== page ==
Nearly Half in U.S. Say There Are Too Many Inmates, 1/5 Could be Freed


Nearly half of Americans told a new survey they believe there are too many prisoners in the U.S., says the Pew Center on the States. The survey of 1,200 likely voters found that 45 percent said there were too many prisoners, 28 percent called the number about right, 13 percent said there are too few, and 14 percent didn’t know. On average, voters believed that one-fifth of prisoners could be released without threatening public safety. The survey was conducted by Public Opinion Strategies and the Mellman Group.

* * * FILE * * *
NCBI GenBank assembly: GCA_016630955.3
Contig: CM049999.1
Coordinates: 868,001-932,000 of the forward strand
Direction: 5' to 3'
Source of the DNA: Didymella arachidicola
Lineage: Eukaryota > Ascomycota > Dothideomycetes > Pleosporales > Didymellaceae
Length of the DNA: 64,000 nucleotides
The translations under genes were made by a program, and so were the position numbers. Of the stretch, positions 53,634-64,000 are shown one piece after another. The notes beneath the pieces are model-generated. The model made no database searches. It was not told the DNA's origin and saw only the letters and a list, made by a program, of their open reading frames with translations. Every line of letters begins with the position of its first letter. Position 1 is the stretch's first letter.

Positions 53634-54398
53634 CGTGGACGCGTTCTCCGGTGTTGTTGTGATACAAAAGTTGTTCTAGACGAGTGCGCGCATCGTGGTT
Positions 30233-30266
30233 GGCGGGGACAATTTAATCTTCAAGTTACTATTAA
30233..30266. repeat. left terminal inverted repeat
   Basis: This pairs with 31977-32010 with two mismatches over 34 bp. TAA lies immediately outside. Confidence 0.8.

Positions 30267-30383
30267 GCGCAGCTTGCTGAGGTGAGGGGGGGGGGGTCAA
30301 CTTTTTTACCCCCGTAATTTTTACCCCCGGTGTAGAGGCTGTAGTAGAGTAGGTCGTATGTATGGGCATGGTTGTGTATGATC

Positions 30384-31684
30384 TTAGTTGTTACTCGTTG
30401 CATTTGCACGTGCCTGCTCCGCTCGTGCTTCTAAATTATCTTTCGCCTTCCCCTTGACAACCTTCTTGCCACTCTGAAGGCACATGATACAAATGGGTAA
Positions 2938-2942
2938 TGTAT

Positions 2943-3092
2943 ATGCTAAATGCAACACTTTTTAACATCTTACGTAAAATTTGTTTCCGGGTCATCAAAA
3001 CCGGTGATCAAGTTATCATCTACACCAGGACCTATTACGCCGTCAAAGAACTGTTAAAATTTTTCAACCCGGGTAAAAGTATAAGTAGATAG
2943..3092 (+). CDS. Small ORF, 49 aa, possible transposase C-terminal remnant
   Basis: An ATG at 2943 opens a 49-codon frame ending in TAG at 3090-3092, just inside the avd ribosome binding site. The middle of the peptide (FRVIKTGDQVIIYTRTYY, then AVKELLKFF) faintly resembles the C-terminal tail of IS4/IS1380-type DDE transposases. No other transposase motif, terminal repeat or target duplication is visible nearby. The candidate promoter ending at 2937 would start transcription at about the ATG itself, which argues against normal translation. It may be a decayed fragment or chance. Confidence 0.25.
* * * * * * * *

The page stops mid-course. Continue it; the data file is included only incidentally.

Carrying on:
In other findings, 48 percent said it would be acceptable to reduce funding for state prisons. Eighty-four percent favored keeping violent criminals in prison for their full sentences. Large majorities favored reducing prison time for low-risk, non-violent offenders. Some 87 percent said they would allow such inmates to be released up to a year early if they have behaved well and are considered a low risk for recidivism. When given a choice between violent offenders serving five years in prison or four years of a five-year term, followed by supervision for a year, respondents favored the shorter-sentence-plus-supervision option, 67 percent to 26 percent.

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